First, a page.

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EDITIONS
Friday, 21 December, 2001, 16:00 GMT
Sara Payne: Calm crusader
Sara Payne
Sara Payne was thrust into the spotlight under the most tragic of circumstances - the murder of her eight-year-old daughter, Sarah. Chris Jones of the BBC's News Profiles Unit tells how Sara has met the challenge and won widespread respect.

She has grown in stature before our eyes during the long agony since her "little princess" disappeared on 1 July, 2000. A woman of modest education and circumstances who has assumed the mantle of skilled communicator.

Throughout, Sara Payne, a part-time bar worker and former playgroup careworker, has seen her role as one born of necessity. At first, she and her husband, Michael, clung to the hope that their eight-year-old daughter, Sarah, was still alive.

Sara Payne at a news conference
Facing the media for the first time
Sarah vanished from the cornfields behind her grandparents' home near Ferring, West Sussex, where she had been playing with little sister, Charlotte, and her two older brothers, Lee and Luke.

Two days after the disappearance Sara and Michael braved the full glare of the media to make their first appeal for Sarah's safe return.

Instead of returning to their home at Hersham in Surrey, the Paynes decided to stay with Michael's father and stepmother, making almost daily public appearances at Littlehampton police station.

Sara, at least in front of the cameras, was never hysterical, never ranting, but resolute and controlled. But when, three weeks after Sarah's disappearance, police delivered the dreaded news that a body had been found and they believed it was Sarah's, her mother could not accept the news.

'Sarah's law'

"It couldn't be true", she said. "I had hoped for so long she was alive".

Sarah Payne
Sarah Payne
Though their daughter was dead, Sara and Michael Payne, a paint-sprayer at a bus factory in Guildford, determined to do everything possible to save other parents from similar tragedy.

Convinced that a paedophile had been responsible for Sarah's death, they began a campaign for Sarah's Law, a scheme in which, if police agreed, parents could be told the identity of child sex offenders living in the community.

Aided by the News of the World, the proposed scheme gained widespread popularity, if not official acceptance. The Paynes met Tony Blair and handed the then Home Secretary, Jack Straw, a 700,000-strong petition calling for the introduction of Sarah's Law.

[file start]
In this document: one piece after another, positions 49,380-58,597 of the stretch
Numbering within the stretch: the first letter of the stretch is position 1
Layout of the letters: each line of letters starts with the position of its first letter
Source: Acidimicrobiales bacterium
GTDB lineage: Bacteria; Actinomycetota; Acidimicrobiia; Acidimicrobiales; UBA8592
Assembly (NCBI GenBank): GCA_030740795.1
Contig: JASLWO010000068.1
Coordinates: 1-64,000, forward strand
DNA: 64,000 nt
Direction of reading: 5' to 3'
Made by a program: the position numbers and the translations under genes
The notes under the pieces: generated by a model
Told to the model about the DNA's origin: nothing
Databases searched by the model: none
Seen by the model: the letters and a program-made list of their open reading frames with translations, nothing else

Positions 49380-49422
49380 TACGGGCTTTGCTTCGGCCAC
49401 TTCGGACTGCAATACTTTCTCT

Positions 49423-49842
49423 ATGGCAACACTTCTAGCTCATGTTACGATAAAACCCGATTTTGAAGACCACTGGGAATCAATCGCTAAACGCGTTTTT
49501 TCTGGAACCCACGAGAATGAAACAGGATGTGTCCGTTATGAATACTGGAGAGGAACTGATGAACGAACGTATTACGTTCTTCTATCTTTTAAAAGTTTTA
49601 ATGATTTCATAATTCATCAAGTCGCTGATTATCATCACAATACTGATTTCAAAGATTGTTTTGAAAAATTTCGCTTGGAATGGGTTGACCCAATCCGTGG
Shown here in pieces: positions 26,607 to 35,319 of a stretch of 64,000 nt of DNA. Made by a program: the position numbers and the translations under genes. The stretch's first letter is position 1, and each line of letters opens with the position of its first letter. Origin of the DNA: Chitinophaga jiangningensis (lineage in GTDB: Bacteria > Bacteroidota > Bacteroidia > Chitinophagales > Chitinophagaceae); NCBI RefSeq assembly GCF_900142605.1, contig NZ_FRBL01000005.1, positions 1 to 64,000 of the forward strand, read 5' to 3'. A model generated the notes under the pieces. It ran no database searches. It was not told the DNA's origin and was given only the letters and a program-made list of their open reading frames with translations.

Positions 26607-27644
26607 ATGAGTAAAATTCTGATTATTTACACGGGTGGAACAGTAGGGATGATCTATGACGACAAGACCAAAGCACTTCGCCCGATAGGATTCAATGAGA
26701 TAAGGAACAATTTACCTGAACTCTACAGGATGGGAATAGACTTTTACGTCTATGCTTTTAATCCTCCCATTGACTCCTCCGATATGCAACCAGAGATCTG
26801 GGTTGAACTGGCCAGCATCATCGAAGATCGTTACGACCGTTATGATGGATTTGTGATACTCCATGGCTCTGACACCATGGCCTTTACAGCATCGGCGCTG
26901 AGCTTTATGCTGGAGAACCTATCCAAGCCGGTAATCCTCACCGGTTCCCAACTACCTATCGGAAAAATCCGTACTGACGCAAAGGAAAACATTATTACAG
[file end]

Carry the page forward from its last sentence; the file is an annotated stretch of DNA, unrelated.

Restless future

On 19 November, more than 16 months after she and her husband buried their daughter, 32-year-old Sara Payne faced another ordeal at Lewes Crown Court when she gave evidence at the trial of Roy Whiting, the man accused of murdering Sarah. Although her voice sometimes faltered, her dignity never did.

Sarah's funeral
Saying goodbye to Sara
When Whiting was jailed for life, Sara and Michael Payne declared: "Sarah can rest in peace now". But they won't.

Not only has Sara been a campaign director, but also, as mothers tend to be, the hub of her children's universe. With Michael, she has had to reassure their two boys, 14-year-old Lee, and Luke, 13, that they share none of the blame for Sarah's death.

At the same time, the Paynes' seven-year-old daughter, Charlotte, has had to be gently eased into accepting that Sarah will not return.

It is perhaps the refusal of Sara Payne to let the family's lives be destroyed by bitterness that is most impressive. She says she "won't waste an ounce of emotion" on Whiting.

Difficult Christmas

Nor would she join the condemnation of a judge who, it emerged at the end of Whiting's trial, had imposed what some considered to be a lenient four-year sentence for Whiting's earlier abduction of a young girl.

Michael and Sarah Payne
Michael and Sara Payne arrive at court in Lewes
Sara and Michael Payne, acting on expert advice, have allowed their children to share the grieving over Sarah. On Christmas morning, the family will take Sarah's stocking, crammed with presents, to the churchyard where she is buried.

At home, the fairy she made will have pride of place on top of the Christmas tree.

There appears to be no developing resentment in the Payne household at the continuing focus on Sarah. "We're a strong family, and we don't survive well apart", says Sara.

Even so, with tragedy playing its part in ending the marriages of the parents of James Bulger and Stephen Lawrence, Sara Payne is aware that she might yet need to call upon all her reserves to ensure that Sarah's death does not make her family permanent victims.


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